A hundred and twenty nine golfers were listed as members at the inaugural AGM of Lancaster Country Club in 1901 and they played back then on some rented fields that were fashioned into a rudimentary 9-hole layout. In fact, so basic was the course, original scorecards display hole names but no yardages or par figures for each hole.
By 1920, the club had moved to its present location, employing William Flynn to lay out a new 18-hole course. Flynn, who would later redesign the magnificent Shinnecock Hills course in 1937, had been the green keeper at Merion Cricket Club (as the golf club was known then) and his ten months at Lancaster would hold him in good stead for future designs that are compared favourably nowadays with the likes of Colt and MacKenzie courses.
In the modern era, Lancaster Country Club now has three 9-hole circuits (each with a par of 35) plus a 6-hole “Sunset Six” short course, designed by William and David Gordon in 1959.
The original Meadow Creek and Dogwood nines (known as the Old or Flynn course) combine to form the foremost 18-hole combination here at Lancaster Country Club. However, all three loops having been constructed on rolling terrain with a river flowing through the middle of the landscape, allowing water to come into play at no fewer than fifteen of the holes on the property. The third 9-hole circuit, called Highlands, is a standalone course.
William Flynn left us with many wonderful masterpieces in the state of Pennsylvania, and due praise needs to be given with the layout at Lancaster Country Club. Once a regular resident on the USA Top 100 ranking list, its lofty recognition is certainly justified.
This course has a number of distinct characteristics which struck me while analyzing the property. Firstly, Flynn created fabulous angles off the tee. You’ll then have to contend with the camber of the land through the dogleg. Many holes have the fabulous design of the land pitching from right to left, but the hole moves from left to right. Exciting stuff! There is an absolute premium on accuracy off the tee, and it really gets you thinking about the line you take and your overall strategy of how to get on the green in regulation. This course is blessed with fabulous, sometimes thrilling, changes in elevation as the 18 holes roll across the wonderful topology.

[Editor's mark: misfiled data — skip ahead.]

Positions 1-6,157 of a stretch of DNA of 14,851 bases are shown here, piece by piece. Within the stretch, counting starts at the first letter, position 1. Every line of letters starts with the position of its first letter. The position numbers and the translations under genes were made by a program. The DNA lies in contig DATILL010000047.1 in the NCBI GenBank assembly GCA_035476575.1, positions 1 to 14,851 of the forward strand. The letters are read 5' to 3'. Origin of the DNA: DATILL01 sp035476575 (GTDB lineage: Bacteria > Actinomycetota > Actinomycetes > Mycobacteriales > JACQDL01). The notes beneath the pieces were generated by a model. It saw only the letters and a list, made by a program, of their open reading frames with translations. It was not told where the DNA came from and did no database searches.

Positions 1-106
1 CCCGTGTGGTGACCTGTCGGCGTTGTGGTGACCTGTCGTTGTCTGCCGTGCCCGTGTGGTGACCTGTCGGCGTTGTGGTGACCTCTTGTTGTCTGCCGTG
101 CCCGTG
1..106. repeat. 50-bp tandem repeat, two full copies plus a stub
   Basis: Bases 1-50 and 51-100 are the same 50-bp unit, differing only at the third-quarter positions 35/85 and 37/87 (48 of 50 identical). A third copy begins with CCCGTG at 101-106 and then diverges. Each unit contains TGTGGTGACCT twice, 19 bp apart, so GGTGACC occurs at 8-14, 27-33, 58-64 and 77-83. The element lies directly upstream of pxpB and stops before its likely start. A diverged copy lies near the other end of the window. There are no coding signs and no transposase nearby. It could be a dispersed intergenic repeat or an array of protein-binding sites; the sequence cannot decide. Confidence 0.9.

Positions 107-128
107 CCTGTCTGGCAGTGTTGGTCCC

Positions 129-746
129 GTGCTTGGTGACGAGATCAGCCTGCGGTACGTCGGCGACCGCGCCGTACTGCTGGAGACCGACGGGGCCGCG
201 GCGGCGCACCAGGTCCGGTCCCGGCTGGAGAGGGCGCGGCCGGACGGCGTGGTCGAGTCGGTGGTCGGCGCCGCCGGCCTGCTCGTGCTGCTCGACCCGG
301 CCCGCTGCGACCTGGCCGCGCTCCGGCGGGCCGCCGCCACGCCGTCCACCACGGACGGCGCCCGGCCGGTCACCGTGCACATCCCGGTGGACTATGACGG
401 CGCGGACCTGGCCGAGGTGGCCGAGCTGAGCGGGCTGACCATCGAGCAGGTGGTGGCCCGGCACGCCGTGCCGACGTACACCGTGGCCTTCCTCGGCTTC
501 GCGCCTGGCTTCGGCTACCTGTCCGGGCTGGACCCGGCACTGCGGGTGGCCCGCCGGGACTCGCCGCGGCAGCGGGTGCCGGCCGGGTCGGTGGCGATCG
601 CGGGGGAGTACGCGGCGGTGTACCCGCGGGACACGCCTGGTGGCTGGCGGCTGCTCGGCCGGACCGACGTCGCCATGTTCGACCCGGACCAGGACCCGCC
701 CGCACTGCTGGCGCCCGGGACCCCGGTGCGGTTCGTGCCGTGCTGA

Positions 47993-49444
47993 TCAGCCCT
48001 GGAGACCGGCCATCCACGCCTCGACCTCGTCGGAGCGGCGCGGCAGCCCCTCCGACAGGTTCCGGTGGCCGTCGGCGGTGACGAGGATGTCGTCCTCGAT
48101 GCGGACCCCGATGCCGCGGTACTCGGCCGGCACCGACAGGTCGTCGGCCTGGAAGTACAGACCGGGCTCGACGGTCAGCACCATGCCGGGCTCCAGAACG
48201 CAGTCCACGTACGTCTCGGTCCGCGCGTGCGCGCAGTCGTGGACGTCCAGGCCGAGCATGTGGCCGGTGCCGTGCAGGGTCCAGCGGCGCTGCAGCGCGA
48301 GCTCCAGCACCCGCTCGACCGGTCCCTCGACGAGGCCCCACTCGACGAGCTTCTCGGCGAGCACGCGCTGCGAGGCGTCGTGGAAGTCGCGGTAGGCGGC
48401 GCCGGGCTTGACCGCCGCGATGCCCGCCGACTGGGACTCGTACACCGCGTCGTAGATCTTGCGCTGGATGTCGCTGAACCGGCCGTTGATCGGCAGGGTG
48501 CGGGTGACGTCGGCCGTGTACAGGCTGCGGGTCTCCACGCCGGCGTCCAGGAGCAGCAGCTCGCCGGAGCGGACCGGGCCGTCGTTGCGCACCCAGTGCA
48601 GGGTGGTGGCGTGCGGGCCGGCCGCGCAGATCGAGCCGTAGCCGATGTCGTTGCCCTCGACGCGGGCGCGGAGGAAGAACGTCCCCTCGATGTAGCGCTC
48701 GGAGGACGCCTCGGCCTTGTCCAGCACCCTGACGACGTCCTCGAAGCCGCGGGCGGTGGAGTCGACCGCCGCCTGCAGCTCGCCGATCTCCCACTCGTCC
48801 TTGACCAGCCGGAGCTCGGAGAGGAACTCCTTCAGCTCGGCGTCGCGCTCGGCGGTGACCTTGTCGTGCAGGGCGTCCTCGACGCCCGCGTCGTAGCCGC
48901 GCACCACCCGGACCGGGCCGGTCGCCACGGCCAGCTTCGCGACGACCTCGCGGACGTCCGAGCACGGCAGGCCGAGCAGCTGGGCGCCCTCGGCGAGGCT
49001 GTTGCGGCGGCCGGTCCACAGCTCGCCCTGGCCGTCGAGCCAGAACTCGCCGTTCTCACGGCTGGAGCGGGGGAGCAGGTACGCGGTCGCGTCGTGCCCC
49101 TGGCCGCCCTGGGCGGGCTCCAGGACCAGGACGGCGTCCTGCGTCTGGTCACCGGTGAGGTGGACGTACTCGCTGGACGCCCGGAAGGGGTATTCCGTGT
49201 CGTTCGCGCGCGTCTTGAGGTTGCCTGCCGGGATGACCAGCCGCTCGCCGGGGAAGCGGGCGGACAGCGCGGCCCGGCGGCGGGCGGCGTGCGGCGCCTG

There are a few straight holes, but each of them presents dramatic changes in elevation which adds to the challenge of club selection. Just because you can see the green off the tee doesn’t mean you can take a breather. No matter whether you’re playing downhill, uphill or into a swooping dogleg, the architecture is a feast for your eyes. I can only imagine Flynn’s satisfaction when he completed the project.
With the pitch of the land being so demanding in many places, this lends itself to green complexes that often run back to front or right to left with sometimes brutal false-fronts. The championship caliber of the course keeps you on your toes from the moment you put the peg in the ground. The routing of the main course has gone through a few revisions over the decades due to land-swap deals and the development of housing. Many changes were welcome and even added improvements; however the current par 5 13th hole is the weakest hole on the course architecturally. When standing in the middle of the fairway, you’re faced with an uphill shot into a wall of trees, and have no perspective on where the green is or where you’re supposed to hit the ball. In the coming years, I expect the club to take down overhanging or unnecessary trees as the focus shifts to opening corridors and removing undesirable clutter on the rolling property.
With the exception of the 16th hole, the bunkering doesn’t offer much in terms of inspiration, but I anticipate bunkers being moved or added based on how far the ball is travelling to ensure they don’t become obsolete. I quickly concluded that the membership is blessed with a course which doesn’t get enough praise. It’s of no surprise that the venue was selected for the 2015 US Women’s Open, and I offer full support for future tournaments to be played at this Keystone State gem. Any champion at Lancaster CC earned their money! While the Philadelphia area is highly populated with top-class private clubs, the extra effort to get out to Lancaster is time well spent.